Las Vegas & Amsterdam
With recreational cannabis taking off in Las Vegas, will Sin City soon rival Amsterdam, Europe’s cannabis capital? Both have long been considered vice-indulging destinations, and having traveled to each place, it’s clear they offer visitors similarly endless avenues for debauchery. Could Vegas soon dismantle Amsterdam’s claim to fame as the weed and vice capital of the world, or will these cities forever be united in their respective avenues of depravity.
Amsterdam has been synonymous with weed since the 1970s, when the government ceased to officially criminalize the drug. It wasn’t legal, but gedogen, a Dutch term that, as author Russell Shorto explains, means “technically illegal, but officially tolerated.” There are cannabis cafes throughout the city, typically referred to coffee shops. They are so prevalent that most restaurants have signs specifying no indoor smoking—and they’re not referring to cigarettes. Unfortunately, with the rise of gun violence aimed at coffee shops (most incidents occur after the shops are closed, however) and Party for Freedom house leader Geert Wilders’ anti-coffee shop stance, the future of cannabis in Amsterdam is unclear.
In Las Vegas, however, the recreational cannabis industry is just getting started. The medical market has been in operation since 2015, and recreational began in July of 2017. Although it remains unknown if visitors will ever be able to puff away while playing cards at the casino, plans are currently in the works. Public consumption has been an issue in every legalized state, and particularly vexing for tourists who travel specifically to purchase marijuana, yet can’t legally consume in public or their hotel rooms. The Clark County Green Ribbon panel, which consists of leaders in Nevada’s gaming and cannabis industries, respectively, hopes to one day see consumption lounges in casinos and hotels. Tourists could consume in style and comfort, mirroring the Dutch practice that led to its reputation as a cannabis mecca.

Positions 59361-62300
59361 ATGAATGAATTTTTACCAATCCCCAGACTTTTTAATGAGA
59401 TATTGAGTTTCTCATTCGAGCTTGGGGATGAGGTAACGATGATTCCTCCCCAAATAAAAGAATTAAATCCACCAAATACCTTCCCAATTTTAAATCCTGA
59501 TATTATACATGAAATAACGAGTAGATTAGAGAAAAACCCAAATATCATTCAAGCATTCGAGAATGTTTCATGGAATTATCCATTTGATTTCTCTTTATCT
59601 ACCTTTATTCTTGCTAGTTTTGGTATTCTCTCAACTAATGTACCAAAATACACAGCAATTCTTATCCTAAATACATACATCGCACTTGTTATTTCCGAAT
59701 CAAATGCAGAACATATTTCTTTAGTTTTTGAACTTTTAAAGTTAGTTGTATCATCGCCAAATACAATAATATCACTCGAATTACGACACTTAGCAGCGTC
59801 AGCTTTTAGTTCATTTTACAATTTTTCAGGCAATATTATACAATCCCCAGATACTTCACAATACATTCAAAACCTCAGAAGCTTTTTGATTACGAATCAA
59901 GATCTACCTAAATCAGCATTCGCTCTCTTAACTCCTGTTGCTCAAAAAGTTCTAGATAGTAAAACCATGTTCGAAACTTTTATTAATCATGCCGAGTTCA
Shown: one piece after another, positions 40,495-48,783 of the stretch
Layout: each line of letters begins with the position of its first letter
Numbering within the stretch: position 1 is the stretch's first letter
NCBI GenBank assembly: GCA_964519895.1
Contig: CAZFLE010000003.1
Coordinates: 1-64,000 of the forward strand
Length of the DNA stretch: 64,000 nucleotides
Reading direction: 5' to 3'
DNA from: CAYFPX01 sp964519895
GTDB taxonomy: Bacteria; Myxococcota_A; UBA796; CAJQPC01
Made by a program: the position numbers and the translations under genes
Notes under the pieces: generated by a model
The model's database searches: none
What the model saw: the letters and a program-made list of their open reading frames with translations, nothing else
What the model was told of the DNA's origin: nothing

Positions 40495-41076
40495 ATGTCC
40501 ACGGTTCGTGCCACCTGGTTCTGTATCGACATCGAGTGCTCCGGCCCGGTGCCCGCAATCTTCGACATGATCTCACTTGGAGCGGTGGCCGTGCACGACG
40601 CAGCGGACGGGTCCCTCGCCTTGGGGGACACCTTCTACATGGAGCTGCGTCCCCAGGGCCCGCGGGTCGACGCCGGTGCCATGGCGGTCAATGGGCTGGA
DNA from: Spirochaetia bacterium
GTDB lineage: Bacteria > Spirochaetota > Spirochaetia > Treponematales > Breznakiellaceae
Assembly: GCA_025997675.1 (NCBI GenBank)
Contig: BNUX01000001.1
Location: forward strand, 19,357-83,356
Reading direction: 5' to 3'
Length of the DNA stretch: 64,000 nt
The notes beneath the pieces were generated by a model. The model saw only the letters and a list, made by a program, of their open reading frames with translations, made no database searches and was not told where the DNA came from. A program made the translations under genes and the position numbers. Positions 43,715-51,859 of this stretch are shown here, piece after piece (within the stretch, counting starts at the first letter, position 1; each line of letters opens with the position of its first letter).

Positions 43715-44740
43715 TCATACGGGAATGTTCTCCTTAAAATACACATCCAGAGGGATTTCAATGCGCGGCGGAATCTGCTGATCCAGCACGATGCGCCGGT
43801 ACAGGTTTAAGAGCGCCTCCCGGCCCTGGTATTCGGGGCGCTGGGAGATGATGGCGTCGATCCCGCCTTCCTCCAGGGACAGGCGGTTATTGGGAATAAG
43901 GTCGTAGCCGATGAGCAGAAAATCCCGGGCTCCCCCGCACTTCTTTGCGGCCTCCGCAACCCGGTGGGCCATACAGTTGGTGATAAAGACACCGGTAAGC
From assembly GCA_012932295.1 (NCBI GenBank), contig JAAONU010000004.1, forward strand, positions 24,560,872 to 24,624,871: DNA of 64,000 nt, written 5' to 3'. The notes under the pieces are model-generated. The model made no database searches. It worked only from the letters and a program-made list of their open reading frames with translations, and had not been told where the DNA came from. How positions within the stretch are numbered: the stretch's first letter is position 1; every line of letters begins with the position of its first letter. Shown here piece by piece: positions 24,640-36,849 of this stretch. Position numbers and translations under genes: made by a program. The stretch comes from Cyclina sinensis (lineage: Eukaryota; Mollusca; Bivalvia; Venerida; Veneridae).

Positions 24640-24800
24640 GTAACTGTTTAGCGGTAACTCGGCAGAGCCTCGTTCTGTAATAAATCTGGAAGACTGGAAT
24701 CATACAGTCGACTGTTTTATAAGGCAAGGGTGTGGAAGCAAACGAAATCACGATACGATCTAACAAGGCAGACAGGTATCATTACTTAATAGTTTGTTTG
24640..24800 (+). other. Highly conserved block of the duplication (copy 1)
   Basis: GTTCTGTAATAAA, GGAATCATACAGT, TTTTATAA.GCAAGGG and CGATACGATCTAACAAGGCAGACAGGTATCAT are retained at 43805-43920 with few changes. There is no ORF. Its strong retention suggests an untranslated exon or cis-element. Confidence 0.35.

Like most European countries, sex isn’t a taboo topic in the Netherlands. In our Westerpark Airbnb, my friend and I found a porno sandwiched between Bridget Jones’s Diary and Love Actually in the DVD library, seemingly at home among the other romcoms. Amsterdam is host to numerous sex shops, sex museums and the Rossebuurt, or Red Light District. Perhaps most well-known in the district are the women behind glass windows—walking through a condensed few square blocks, more than 300 windows, most of them on street-level, reveal scantily-clad women waiting for business. The district was bustling with tourists when I visited, all seemingly hoping to get a peek of the strange sight, including families and a surprising number of young children. The atmosphere was lively, even amiable. My friend and I decided to check out the Casa Rosso, famous for its sex shows and welcoming attitude. For €50 you get a ticket to a show that goes on all night—you can stay as long as you like, although the 90-minute program repeats itself—and drinks pour in unlimited fashion from the bar.
My first-hand knowledge of the Red Light scene in Vegas is less colorful. Nevada’s legal brothels aren’t as accessible as they are in the Red Light District in Amsterdam, which is centrally located. In the state of Nevada, counties with less than 700,000 residents can host brothels, which excludes Las Vegas’ Clark County. Those looking for legal sex work must therefore travel outside the city limits to one of nearly twenty brothels in the state. Escort services and strip clubs are easily accessible on the main Vegas drag, however, and remain a staple of the economy, if not the main reason many travel to the city. A Bachelor and Bachelorette party destination, the Vegas sex industry may be less accessible than that of the Rossebuurt, but is almost synonymous with the city itself.
Will Vegas become the new vice capital of the world? Who knows how Vegas’ transition to recreational cannabis will fare, and if it can match Amsterdam’s status as a ganja paradise. Here’s hoping Vegas rec goes smoothly and safely, and allows tourists yet another level of fun in Sin City. Is it the new Amsterdam? Well, yes and no. Would I prefer to go to Amsterdam rather than Las Vegas? Of course. In Amsterdam, tears welled in my eyes as I stood mere inches from Tree Roots, believed by scholars to be Van Gogh’s last painting before his death. In Las Vegas, I puked in a hotel lobby bathroom while “Cheeseburger in Paradise” blared above me. And yet, as with everything, the experience in either town is what you make of it. You can go to Amsterdam and view fine art, or a sex show; you can go to Vegas to see award-winning performances, or lose your kid’s college fund on a game of Craps. Can one replace the other? You’ll never know until you visit. So get packing!
Read more about Las Vegas: